a. Initially, the hospital authority argues that neither a potential defendant nor a jury can distinguish between a "lack of ordinary care" amounting to negligence and an "entire want of care" entitling a plaintiff to punitive damages. We disagree. Since, under Georgia law, a scienter element which goes beyond even gross negligence is required, e.g., BLI Constr. Co. v. Debari, 135 Ga. App. 299, 302 (217 SE2d 426) (1975), the standard of conduct set by OCGA § 51-12-5 is not unconstitutionally vague. Under proper instruction from the trial court, a jury may distinguish between merely negligent or grossly negligent behavior and the scienter necessary to meet the standard for punitive damages: "wilful misconduct, malice, fraud, wantonness or oppression, or that entire want of care that raises a presumption of a conscious indifference to consequences. As the United States Supreme Court said in Village of Hoffman Estates v. Flipside, Hoffman Estates, Inc., 455 U. S. 489, 498-499 (102 SC 1186, 71 LE2d 362) (1982):

The Court has also expressed greater tolerance of enactments with civil rather than criminal penalties because the consequences of imprecision are qualitatively less severe. And the Court has recognized that a scienter requirement may mitigate a law's vagueness, especially with respect to the adequacy of notice to the complainant that his conduct is proscribed. [Footnotes omitted.]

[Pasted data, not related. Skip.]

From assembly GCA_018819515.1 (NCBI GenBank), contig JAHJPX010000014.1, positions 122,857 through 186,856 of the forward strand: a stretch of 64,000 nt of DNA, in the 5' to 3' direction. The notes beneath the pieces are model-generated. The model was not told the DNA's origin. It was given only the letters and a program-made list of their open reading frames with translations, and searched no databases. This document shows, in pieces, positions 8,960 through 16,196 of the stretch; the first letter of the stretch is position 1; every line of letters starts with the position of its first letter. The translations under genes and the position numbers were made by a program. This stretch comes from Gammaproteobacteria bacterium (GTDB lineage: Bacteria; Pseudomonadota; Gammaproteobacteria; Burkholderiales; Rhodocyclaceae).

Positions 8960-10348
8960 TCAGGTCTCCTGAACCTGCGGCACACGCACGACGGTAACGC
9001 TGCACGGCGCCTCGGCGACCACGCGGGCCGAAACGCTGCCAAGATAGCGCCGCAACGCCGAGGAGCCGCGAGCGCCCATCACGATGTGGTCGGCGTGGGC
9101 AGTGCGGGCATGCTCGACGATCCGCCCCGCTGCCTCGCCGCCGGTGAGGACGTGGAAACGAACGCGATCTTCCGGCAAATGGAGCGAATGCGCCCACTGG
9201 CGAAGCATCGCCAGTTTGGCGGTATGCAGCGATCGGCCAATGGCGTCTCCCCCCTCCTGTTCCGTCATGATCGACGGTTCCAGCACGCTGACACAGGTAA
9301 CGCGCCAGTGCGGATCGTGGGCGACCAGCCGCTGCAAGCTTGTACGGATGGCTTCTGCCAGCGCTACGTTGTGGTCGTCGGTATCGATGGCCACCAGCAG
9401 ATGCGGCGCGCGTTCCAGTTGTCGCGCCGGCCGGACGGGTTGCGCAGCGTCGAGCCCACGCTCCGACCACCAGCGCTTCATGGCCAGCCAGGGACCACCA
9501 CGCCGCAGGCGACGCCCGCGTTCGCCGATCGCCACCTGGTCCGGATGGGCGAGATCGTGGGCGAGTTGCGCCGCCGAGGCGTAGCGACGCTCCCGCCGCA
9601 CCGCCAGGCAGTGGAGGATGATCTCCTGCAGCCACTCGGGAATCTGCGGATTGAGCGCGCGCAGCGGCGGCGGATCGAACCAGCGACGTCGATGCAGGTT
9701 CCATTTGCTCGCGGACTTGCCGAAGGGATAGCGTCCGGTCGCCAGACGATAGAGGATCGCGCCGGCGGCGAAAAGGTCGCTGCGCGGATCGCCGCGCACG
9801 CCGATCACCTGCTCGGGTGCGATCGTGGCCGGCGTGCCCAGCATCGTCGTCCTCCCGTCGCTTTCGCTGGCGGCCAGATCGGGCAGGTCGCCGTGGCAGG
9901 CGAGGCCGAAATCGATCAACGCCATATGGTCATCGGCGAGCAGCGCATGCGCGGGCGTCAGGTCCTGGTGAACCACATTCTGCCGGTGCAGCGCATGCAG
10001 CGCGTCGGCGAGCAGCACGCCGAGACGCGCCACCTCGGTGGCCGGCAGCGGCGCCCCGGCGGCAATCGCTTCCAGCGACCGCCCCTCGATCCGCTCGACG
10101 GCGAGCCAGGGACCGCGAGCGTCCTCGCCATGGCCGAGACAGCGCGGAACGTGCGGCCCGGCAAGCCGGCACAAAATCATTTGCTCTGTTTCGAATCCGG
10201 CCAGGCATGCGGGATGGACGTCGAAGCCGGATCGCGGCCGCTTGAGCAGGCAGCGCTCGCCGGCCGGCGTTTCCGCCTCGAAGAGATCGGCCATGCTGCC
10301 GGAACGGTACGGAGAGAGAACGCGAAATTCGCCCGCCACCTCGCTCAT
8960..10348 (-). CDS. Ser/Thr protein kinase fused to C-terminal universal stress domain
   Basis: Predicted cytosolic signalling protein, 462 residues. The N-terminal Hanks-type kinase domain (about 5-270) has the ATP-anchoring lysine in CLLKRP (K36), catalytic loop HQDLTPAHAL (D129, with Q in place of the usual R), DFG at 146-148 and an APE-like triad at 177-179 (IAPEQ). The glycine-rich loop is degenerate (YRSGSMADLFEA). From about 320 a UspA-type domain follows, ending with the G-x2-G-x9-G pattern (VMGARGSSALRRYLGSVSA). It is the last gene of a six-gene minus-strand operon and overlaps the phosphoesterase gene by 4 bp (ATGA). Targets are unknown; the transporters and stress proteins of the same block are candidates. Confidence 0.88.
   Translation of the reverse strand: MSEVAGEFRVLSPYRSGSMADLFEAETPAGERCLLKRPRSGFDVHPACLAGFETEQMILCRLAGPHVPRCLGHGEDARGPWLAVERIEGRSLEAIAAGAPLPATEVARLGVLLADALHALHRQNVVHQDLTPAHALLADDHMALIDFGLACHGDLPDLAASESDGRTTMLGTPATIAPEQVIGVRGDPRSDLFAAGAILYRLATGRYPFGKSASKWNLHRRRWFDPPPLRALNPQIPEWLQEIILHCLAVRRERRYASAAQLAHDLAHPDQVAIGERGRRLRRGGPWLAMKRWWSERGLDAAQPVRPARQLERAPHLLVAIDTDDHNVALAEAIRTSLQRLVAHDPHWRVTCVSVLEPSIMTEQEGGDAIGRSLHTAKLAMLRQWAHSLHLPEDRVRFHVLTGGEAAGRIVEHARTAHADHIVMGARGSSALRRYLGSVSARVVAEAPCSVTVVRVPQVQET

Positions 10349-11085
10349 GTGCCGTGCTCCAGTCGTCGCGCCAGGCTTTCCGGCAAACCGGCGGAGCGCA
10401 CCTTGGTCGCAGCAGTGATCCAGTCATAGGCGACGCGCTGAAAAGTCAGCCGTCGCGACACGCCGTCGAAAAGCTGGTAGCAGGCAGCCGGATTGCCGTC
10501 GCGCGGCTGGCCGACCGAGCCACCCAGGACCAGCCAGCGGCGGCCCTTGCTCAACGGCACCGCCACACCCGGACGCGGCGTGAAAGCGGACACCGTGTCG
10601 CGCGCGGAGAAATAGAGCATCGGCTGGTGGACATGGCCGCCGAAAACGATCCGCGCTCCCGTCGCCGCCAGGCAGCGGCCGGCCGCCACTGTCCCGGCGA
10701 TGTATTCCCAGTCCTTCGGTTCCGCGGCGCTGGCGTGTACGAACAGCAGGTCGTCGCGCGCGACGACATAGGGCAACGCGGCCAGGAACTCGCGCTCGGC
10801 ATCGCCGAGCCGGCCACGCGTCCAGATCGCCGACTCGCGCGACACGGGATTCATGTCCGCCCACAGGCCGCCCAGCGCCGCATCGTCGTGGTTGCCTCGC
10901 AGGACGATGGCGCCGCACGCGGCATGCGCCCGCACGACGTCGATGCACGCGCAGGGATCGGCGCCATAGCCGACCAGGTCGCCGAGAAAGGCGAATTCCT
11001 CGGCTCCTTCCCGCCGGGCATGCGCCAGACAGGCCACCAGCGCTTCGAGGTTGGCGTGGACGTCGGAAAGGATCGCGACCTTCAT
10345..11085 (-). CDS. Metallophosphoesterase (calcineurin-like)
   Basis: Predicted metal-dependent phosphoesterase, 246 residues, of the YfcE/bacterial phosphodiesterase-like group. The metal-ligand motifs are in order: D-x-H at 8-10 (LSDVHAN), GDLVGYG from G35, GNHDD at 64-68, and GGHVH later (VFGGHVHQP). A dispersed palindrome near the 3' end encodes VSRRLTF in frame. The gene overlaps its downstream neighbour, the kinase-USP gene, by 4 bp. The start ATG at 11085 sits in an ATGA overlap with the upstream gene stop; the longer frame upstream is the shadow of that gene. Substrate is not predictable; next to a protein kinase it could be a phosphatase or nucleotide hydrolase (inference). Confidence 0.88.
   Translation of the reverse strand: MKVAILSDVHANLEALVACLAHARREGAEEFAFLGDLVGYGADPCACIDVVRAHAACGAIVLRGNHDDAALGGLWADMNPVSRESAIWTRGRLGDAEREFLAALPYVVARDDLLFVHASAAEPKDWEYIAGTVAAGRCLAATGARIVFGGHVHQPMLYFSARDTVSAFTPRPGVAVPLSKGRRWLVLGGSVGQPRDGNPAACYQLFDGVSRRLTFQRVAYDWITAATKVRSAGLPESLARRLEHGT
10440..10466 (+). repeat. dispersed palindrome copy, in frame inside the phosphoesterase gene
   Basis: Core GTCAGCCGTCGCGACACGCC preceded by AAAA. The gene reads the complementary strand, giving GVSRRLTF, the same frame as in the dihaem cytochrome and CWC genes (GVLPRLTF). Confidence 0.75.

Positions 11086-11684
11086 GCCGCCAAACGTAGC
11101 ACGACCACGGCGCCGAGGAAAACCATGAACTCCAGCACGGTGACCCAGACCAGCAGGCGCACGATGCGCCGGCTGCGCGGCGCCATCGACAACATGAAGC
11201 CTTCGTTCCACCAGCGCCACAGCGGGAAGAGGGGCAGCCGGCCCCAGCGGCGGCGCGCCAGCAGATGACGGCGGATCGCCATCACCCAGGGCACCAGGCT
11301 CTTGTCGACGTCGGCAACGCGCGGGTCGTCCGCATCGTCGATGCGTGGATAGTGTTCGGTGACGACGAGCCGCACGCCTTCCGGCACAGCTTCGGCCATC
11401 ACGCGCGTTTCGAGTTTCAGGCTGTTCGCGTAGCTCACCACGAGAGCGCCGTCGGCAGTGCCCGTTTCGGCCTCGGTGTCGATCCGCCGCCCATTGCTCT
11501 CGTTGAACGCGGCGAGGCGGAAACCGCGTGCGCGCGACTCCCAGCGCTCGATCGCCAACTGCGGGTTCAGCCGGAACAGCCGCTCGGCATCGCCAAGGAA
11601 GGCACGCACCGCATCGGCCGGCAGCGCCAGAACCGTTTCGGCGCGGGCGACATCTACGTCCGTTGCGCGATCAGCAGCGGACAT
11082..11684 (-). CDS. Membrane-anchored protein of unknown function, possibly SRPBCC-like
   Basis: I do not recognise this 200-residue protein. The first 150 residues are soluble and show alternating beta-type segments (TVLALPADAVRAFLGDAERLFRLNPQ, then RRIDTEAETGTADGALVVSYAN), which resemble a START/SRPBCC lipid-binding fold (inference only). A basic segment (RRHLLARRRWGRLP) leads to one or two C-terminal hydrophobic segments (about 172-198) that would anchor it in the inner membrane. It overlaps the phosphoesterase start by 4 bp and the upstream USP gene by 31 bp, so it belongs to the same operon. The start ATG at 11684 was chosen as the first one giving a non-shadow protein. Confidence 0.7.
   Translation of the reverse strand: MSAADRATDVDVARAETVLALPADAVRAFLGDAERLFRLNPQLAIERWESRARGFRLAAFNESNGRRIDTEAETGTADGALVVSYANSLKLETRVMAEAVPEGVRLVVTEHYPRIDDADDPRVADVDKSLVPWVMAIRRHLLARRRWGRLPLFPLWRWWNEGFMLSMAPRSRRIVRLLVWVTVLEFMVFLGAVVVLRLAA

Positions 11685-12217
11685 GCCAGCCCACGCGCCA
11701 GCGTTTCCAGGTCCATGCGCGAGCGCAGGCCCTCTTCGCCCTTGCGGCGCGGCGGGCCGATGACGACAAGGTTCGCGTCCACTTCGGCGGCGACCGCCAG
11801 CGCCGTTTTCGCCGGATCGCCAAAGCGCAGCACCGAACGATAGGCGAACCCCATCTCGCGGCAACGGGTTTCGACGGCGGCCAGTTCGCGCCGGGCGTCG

See generally Smith v. Wade, 461 U. S. 30, 46-51 (103 SC 1625, 75 LE2d 632) (1983); Bankers Life &c. Co. v. Crenshaw, 486 U. S. 71 (108 SC 1645, 100 LE2d 62) (1988) (Justice O'Connor concurring in part).[10]

b. Punitive damages, like damages for pain and suffering, are decided in this state according to the "enlightened conscience of the *764 jury." The hospital authority contends this standard denies due process in failing to establish any guidelines to channel the broad discretion of the jury.

The right to punitive damages derives from the common law.[11] See 1 Callaghan, Punitive Damages Law and Practice, § 1.01.[12] Although OCGA § 51-12-5 codifies the right to punitive damages where "there are aggravating circumstances, in either the act or the intention," guidelines for neither the conduct nor the amount of damages are included in the statute. As set out in Div. 1, supra, the standard for judging the defendant's conduct entitling the plaintiff to punitive damages has been judicially explicated. See also Div. 5 (a). Likewise, the standard by which the jury assesses damages has been judicially engrafted onto the statute.[13] Historically, the jury's discretion is controlled by the facts of the case as evaluated "in the enlightened conscience of the jury." See n. 6, supra. It is important to point out, however, that there are other controls upon the jury's verdict, which have served over the years as a check to the jury's unbridled discretion.

The statutory scheme itself is designed to protect defendants against excessive verdicts. As was said in Brown v. Service Coach Lines, 71 Ga. App. 437, 444 (31 SE2d 236) (1944):